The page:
The United Kingdom government may soon enforce policies to block all pornographic content from reaching British home computers unless users specifically request access, in a move designed to prevent children from viewing pornography.
British communications minister Ed Vaizey is set to speak with Internet providers in the U.K. next month to implement the changes. Providers would block all pornographic content by default, requiring those who wish to view it to "opt in."
"This is a very serious matter. I think it is very important that it's the (Internet service providers) that come up with solutions to protect children," Vaizey said, according to a Sunday report in The Guardian.
Until now, most Internet service providers have left the censoring of pornographic material to parents through the use of "opt out" control options. But British MP Claire Perry believes that isn't good enough any more.
"Even among parents who are Internet users, only 15 percent say that they know how to install a filter, and it is unfortunately also the case that our children know better than us how to circumvent the filters," Perry wrote in an article at politics.co.uk. "Why is the onus on parents, teachers and carers to act as Web guides and policemen? Where is the industry responsibility?"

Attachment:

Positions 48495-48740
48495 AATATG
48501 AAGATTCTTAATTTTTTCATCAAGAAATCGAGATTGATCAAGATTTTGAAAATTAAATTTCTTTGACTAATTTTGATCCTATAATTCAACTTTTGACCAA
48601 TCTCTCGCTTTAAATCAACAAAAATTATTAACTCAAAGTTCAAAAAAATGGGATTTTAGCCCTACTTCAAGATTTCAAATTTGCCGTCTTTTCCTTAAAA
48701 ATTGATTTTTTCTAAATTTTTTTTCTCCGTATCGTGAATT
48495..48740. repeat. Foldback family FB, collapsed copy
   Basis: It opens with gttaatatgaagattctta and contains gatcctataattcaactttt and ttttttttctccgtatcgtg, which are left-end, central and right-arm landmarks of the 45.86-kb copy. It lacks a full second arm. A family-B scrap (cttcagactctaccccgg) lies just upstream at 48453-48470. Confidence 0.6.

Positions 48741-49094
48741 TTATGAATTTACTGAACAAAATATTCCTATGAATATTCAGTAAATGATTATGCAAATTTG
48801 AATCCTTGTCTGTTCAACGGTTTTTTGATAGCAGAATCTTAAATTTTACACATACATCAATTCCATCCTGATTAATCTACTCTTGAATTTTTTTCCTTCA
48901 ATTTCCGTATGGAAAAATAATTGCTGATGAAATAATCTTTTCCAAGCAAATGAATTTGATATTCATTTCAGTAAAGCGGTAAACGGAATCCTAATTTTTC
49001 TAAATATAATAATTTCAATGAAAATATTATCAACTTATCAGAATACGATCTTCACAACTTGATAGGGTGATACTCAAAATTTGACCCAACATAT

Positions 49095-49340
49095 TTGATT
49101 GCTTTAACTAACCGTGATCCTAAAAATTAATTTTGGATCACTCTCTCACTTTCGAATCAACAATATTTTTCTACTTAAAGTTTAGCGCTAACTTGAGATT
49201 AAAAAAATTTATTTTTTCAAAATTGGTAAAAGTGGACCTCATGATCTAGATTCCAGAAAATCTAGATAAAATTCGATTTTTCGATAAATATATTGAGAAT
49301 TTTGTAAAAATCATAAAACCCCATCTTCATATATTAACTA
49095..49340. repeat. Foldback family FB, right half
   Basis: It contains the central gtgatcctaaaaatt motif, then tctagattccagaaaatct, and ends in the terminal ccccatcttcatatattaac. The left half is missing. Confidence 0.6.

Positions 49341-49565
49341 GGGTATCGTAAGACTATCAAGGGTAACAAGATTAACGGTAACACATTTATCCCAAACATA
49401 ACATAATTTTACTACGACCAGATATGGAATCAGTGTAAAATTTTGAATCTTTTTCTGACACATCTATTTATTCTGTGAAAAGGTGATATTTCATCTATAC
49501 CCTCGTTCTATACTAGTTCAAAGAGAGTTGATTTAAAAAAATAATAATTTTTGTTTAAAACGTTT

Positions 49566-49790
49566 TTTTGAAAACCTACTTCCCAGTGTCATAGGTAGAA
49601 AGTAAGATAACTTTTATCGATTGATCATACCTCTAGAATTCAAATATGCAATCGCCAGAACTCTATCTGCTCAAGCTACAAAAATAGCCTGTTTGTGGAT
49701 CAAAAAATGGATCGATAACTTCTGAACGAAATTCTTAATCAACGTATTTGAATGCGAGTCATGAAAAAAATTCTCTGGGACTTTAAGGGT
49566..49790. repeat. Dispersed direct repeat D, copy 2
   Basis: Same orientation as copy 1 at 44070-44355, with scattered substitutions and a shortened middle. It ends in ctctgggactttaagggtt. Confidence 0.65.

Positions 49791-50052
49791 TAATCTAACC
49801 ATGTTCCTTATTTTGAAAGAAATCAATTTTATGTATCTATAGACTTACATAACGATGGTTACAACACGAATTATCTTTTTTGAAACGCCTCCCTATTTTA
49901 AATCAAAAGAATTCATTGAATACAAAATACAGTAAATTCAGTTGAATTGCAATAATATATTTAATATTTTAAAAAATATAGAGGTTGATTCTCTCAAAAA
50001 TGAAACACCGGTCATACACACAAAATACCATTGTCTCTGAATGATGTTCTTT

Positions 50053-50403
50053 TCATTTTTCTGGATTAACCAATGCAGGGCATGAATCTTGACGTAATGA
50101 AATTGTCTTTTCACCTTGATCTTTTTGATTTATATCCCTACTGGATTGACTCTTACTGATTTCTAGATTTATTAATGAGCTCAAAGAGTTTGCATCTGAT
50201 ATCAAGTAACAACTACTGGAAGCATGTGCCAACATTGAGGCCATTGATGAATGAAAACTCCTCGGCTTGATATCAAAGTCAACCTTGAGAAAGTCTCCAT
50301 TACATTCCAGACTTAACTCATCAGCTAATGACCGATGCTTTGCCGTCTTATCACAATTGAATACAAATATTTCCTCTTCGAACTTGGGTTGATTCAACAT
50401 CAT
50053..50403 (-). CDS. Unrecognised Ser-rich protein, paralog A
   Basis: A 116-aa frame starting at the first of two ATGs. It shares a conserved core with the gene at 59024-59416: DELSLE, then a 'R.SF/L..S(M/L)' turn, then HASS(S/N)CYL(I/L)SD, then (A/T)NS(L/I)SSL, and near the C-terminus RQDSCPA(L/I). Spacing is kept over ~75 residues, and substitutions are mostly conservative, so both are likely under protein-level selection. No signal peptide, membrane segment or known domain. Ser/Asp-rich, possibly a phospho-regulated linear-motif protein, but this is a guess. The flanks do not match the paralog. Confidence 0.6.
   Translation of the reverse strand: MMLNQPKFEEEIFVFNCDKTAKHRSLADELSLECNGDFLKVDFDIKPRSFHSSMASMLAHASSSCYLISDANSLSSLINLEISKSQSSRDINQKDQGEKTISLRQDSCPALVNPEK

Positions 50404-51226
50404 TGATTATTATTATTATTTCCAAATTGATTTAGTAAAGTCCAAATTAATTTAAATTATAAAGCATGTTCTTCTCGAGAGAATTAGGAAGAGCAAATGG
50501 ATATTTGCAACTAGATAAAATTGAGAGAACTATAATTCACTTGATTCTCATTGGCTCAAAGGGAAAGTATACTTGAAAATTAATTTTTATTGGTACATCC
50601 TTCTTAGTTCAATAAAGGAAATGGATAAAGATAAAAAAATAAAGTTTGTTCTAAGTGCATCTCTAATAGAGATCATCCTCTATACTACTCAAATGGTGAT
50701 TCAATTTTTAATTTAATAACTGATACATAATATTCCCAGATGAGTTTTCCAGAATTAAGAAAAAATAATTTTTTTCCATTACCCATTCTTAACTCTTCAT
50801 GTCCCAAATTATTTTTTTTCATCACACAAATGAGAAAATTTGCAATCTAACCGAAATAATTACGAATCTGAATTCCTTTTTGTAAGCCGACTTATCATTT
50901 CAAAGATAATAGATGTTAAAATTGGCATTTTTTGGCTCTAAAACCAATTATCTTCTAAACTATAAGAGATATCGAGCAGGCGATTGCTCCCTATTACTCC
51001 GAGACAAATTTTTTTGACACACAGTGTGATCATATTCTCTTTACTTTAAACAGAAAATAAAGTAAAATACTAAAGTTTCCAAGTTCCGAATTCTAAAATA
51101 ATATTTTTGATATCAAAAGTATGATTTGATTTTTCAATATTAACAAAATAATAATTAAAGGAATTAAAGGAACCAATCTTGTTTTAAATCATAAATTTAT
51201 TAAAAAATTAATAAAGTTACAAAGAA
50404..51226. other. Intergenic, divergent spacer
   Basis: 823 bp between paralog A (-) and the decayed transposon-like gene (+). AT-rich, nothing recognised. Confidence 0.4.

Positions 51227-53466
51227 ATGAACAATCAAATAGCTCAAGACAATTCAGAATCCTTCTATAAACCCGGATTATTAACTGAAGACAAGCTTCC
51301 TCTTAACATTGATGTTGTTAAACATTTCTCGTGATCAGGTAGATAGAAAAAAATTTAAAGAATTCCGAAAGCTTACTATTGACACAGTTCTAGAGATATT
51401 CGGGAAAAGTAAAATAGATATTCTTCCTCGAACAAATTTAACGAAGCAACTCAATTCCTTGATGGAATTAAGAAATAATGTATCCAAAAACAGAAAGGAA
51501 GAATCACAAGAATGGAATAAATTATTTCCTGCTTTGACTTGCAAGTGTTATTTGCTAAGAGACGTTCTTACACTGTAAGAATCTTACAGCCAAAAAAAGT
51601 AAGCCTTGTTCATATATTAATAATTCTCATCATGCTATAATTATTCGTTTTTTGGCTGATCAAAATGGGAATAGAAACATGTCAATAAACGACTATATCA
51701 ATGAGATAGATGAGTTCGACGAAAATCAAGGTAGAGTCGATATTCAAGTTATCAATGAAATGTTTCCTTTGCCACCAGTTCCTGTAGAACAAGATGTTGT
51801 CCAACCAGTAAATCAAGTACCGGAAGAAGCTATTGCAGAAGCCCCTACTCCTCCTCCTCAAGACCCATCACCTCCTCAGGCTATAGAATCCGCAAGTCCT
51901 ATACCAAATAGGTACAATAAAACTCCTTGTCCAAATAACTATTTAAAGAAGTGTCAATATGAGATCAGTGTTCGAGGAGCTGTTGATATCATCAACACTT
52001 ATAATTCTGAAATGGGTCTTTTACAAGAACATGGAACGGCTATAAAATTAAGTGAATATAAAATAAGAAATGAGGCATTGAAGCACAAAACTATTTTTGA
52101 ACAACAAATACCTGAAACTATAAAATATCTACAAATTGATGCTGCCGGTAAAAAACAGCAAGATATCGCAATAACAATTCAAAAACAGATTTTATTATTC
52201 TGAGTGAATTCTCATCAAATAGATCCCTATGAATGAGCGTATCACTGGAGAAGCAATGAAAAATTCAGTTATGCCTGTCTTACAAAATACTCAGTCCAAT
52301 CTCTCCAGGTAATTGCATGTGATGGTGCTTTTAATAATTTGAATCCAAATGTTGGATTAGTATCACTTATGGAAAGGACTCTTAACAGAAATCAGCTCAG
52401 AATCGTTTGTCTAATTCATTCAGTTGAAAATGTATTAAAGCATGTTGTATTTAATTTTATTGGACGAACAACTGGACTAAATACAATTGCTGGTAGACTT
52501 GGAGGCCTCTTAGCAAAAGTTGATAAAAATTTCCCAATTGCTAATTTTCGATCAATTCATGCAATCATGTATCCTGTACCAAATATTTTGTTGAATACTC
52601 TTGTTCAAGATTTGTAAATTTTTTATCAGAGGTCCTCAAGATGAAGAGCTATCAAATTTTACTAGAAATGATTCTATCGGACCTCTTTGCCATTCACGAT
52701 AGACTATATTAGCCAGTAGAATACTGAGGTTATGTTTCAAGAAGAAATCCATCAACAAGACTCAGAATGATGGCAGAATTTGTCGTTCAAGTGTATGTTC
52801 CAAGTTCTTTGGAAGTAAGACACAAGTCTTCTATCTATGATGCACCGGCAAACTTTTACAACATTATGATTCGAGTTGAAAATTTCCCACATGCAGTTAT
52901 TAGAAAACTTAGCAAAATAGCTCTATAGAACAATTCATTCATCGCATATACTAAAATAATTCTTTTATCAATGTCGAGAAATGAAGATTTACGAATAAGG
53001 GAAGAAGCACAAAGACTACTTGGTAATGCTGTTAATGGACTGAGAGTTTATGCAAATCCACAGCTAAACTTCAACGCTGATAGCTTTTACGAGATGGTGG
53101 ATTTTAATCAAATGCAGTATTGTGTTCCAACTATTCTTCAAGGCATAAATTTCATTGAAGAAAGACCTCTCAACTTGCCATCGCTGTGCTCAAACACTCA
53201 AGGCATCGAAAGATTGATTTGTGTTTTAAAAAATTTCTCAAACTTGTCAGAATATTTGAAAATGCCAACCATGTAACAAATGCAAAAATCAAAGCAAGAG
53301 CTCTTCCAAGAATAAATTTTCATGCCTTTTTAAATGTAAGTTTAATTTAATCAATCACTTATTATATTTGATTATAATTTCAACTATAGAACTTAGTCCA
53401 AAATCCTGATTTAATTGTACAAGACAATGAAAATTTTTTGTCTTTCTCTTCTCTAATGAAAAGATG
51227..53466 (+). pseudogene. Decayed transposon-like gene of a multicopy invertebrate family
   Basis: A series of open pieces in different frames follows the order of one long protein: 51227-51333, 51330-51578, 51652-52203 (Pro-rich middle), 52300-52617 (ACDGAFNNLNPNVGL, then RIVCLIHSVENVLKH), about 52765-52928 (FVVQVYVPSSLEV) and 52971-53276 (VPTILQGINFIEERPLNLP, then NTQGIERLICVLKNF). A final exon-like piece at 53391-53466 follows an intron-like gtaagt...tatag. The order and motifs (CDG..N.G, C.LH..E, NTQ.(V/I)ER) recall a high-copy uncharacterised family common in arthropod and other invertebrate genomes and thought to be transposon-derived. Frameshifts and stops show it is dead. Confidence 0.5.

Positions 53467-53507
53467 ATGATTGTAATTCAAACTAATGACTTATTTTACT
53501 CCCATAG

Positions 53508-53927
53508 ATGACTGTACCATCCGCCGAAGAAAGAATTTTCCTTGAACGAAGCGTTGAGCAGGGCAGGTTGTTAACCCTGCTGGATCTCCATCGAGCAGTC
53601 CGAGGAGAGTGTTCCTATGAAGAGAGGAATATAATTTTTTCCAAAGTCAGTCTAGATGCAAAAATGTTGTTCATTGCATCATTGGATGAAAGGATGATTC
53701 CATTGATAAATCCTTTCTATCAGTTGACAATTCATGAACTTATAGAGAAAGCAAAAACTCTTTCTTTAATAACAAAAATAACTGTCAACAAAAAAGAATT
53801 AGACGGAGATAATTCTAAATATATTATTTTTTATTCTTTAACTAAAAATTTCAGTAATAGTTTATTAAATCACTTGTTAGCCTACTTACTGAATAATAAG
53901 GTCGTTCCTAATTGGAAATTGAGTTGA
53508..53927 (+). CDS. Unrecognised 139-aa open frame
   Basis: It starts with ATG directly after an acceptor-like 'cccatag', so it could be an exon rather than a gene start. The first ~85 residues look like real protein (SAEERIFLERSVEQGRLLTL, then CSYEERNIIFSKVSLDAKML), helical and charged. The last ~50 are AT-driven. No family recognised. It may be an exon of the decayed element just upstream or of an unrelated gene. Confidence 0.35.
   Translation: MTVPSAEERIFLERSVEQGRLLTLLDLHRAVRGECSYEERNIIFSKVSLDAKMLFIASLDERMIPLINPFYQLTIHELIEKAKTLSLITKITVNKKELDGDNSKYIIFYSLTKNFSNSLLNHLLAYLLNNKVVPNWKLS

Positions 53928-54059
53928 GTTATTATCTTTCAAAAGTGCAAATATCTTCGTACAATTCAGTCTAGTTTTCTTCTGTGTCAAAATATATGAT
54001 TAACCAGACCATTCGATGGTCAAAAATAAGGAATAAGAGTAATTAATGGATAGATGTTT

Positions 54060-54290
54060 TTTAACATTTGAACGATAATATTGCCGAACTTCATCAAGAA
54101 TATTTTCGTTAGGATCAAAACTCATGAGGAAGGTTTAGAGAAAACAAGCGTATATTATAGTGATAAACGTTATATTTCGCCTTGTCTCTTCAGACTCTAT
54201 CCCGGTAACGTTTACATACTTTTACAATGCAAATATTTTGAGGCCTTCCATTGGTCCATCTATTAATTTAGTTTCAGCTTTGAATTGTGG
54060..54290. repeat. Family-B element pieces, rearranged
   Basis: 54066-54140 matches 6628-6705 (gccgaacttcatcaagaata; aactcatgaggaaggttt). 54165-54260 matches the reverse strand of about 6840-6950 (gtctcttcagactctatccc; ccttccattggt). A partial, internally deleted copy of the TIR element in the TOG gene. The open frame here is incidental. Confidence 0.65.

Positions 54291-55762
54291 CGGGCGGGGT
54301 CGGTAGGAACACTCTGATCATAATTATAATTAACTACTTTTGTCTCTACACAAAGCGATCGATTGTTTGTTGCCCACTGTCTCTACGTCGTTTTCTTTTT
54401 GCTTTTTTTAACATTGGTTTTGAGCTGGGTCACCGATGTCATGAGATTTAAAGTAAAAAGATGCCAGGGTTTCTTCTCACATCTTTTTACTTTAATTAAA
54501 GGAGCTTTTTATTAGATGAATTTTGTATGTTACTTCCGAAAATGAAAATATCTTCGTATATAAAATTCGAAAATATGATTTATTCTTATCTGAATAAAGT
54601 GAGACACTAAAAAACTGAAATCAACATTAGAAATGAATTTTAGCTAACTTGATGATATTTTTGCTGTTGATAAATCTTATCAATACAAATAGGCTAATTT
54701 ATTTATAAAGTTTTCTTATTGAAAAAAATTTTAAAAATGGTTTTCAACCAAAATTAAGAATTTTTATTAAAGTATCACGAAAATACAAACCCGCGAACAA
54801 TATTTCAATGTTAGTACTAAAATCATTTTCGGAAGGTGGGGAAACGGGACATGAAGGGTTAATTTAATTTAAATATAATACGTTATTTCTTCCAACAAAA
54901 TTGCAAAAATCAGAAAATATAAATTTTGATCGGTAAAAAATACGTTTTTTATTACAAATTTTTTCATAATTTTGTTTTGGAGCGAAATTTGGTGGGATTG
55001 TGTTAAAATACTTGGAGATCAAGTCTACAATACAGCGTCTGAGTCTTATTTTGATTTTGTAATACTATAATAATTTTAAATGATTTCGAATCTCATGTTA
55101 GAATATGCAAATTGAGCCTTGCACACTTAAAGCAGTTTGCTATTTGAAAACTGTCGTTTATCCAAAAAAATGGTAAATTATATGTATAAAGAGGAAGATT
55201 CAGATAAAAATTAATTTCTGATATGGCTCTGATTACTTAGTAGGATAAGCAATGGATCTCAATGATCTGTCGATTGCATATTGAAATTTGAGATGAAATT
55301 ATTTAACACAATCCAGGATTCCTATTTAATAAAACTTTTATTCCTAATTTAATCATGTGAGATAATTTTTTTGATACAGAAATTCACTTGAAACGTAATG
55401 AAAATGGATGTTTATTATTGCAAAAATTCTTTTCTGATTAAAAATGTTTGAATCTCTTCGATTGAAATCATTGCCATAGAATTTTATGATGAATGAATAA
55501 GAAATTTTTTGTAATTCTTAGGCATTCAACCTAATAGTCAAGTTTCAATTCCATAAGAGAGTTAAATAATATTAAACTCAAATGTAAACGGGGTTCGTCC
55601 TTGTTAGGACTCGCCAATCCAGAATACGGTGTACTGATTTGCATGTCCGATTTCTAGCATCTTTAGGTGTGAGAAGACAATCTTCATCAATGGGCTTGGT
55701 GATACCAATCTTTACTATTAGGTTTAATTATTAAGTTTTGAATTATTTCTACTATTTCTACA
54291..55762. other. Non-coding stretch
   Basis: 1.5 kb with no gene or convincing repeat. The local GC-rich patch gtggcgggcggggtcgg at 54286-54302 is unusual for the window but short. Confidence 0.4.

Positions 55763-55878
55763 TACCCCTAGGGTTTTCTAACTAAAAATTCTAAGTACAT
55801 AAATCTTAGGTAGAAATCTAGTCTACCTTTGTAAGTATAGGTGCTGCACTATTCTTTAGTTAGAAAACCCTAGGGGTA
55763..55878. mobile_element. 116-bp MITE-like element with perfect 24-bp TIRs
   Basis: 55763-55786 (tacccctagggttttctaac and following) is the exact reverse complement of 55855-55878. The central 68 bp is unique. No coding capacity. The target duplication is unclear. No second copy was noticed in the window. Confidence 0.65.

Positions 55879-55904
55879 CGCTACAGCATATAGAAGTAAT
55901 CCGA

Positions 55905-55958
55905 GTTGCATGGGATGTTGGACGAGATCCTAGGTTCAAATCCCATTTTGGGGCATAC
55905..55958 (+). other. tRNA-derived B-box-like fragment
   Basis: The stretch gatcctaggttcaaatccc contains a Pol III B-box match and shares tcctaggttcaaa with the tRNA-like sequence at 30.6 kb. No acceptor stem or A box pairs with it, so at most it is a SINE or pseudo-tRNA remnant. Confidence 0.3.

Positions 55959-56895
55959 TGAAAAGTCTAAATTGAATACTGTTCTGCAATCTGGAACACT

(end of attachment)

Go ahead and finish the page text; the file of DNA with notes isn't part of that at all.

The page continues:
Internet service providers say they are open to discussion on the matter.
Andrew Heaney of British internet company TalkTalk told the Guardian: "Our objective was not to do what the politicians want us but to do what is right for our customers. If other companies aren't going to do it of their own volition, then maybe they should be leant on."
Other companies, like service provider BT, are less enthusiastic. "There are many legal, consumer rights and technical issues that would need to be considered before any new Web-blocking policy was developed," a BT spokesperson said in a Monday ZDNet UK report.
The U.K. isn't alone in developing policies to combat pornography. Members of the French General Assembly have adopted a bill to "fight against child pornography: the Internet access providers must prevent access by Internet users to illegal content," according to a securecomputing.net.au report.
The bill has received mixed opinions in the Assembly, but it will move on to the French Senate at the beginning of 2011.
These decisions come just as the U.S. Federal Communications Commission prepares Tuesday to approve a new set of rules governing net neutrality.
While these proposed rules do not specify any policy on pornography, they would allow the FCC more leeway to police Internet service providers without legislative approval.
"The FCC has wanted to step in and act as an Internet traffic cop, but Congress has never given it clear authority to do so," reporter Amy Schatz wrote in Tuesday's Wall Street Journal.
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